Colin Kaepernick is joining with Emmy-winning filmmaker Ava DuVernay on a Netflix drama series about the teenage roots of the former NFL player’s activism.
Colin in Black & White will examine Kaepernick’s high school years to illuminate the experiences that shaped his advocacy, Netflix said Monday.
“Too often we see race and Black stories portrayed through a white lens,” Kaepernick said in a statement. “We seek to give new perspective to the differing realities that Black people face. We explore the racial conflicts I faced as an adopted Black man in a white community, during my high school years.”
Kaepernick, born to a white mother and Black father, was adopted in Wisconsin by a white couple who moved to California when he was a child.
In 2016, the San Francisco 49ers quarterback began kneeling during the American national anthem to protest police brutality and racial inequality. That action drew both support and criticism, with his detractors including United States President Donald Trump. Kaepernick became a free agent in 2017 but went unsigned.
Writing for the six-episode series was completed in May, the streaming service said. DuVernay, writer Michael Starrbury and Kaepernick are the executive producers, while Kaepernick will appear as the limited series’ narrator.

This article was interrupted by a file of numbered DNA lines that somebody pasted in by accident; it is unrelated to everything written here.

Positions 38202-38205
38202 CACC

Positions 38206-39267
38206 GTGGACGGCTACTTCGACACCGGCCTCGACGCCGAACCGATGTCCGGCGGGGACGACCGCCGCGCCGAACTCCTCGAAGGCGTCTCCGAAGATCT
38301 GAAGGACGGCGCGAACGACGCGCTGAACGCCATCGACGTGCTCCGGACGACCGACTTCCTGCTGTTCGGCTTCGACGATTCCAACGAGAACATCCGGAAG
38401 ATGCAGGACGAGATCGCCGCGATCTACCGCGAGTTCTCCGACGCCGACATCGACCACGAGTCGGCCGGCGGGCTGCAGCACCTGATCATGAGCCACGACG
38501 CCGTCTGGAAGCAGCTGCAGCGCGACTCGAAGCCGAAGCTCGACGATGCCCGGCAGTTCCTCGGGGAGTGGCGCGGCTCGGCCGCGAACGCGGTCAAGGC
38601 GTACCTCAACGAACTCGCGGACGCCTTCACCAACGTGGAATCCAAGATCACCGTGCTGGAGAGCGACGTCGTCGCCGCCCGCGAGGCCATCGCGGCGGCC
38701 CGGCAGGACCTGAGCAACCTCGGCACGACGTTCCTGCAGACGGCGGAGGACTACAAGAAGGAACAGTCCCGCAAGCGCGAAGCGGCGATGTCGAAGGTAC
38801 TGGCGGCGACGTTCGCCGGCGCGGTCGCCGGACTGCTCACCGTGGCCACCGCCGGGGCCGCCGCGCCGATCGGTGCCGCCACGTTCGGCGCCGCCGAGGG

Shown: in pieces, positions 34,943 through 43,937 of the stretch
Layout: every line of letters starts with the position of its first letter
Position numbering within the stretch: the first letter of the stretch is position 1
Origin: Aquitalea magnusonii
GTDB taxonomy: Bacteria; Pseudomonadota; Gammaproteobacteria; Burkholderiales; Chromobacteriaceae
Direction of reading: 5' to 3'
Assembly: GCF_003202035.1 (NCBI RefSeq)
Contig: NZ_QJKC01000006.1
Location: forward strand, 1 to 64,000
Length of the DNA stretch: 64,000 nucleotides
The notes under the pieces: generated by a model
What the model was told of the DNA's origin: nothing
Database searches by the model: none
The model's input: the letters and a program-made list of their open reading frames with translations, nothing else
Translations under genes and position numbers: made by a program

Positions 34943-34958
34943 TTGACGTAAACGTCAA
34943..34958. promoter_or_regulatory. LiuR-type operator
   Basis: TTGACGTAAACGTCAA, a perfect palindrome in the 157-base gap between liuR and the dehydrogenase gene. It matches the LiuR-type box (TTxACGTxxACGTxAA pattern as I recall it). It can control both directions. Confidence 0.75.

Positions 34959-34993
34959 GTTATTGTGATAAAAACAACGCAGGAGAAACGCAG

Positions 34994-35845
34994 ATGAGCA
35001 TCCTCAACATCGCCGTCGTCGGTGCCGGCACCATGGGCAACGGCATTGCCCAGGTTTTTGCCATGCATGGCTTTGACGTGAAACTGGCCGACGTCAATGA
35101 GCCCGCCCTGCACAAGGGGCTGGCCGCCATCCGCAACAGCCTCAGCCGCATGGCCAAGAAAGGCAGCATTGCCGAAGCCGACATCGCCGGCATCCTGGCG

This project has been a joy to work on for the last year with @StarrburyMike. I’ve long been fascinated by how folks become who they are. The steps we all take to get to ourselves. When it comes to @Kaepernick7, that story tracks the making of a singular American icon. #imwithkap https://t.co/x5wKf1m4nG
Further casting details and a release date were not immediately announced.
Kaepernick called it an honour to collaborate with DuVernay, whose credits include the award-winning When They See Us, which dramatized the Central Park Five case, and the Oscar-nominated documentary 13th.
“With his act of protest, Colin Kaepernick ignited a national conversation about race and justice with far-reaching consequences for football, culture and for him, personally,” DuVernay said in a statement. “Colin’s story has much to say about identity, sports and the enduring spirit of protest and resilience.”